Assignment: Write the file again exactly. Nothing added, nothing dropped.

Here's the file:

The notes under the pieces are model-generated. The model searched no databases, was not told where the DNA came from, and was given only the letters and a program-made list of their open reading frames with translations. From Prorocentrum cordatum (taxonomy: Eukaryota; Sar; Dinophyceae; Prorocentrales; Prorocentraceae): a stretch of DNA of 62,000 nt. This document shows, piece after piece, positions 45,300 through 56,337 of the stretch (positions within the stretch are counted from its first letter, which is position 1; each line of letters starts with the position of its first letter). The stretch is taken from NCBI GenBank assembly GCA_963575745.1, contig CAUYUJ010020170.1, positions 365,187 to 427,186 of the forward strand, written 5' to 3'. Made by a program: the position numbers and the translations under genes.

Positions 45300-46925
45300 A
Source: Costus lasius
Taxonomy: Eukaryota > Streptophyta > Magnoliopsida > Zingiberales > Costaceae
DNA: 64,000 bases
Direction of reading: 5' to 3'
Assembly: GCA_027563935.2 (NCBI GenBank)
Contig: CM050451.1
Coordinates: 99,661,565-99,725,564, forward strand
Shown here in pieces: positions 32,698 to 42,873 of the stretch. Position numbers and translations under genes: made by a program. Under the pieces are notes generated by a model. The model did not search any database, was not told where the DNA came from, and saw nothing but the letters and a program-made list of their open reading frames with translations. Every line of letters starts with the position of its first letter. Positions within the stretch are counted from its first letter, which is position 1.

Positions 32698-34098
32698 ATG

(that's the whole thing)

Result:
The notes under the pieces are model-generated. The model searched no databases, was not told where the DNA came from, and was given only the letters and a program-made list of their open reading frames with translations. From Prorocentrum cordatum (taxonomy: Eukaryota; Sar; Dinophyceae; Prorocentrales; Prorocentraceae): a stretch of DNA of 62,000 nt. This document shows, piece after piece, positions 45,300 through 56,337 of the stretch (positions within the stretch are counted from its first letter, which is position 1; each line of letters starts with the position of its first letter). The stretch is taken from NCBI GenBank assembly GCA_963575745.1, contig CAUYUJ010020170.1, positions 365,187 to 427,186 of the forward strand, written 5' to 3'. Made by a program: the position numbers and the translations under genes.

Positions 45300-46925
45300 A
Source: Costus lasius
Taxonomy: Eukaryota > Streptophyta > Magnoliopsida > Zingiberales > Costaceae
DNA: 64,000 bases
Direction of reading: 5' to 3'
Assembly: GCA_027563935.2 (NCBI GenBank)
Contig: CM050451.1
Coordinates: 99,661,565-99,725,564, forward strand
Shown here in pieces: positions 32,698 to 42,873 of the stretch. Position numbers and translations under genes: made by a program. Under the pieces are notes generated by a model. The model did not search any database, was not told where the DNA came from, and saw nothing but the letters and a program-made list of their open reading frames with translations. Every line of letters starts with the position of its first letter. Positions within the stretch are counted from its first letter, which is position 1.

Positions 32698-34098
32698 ATG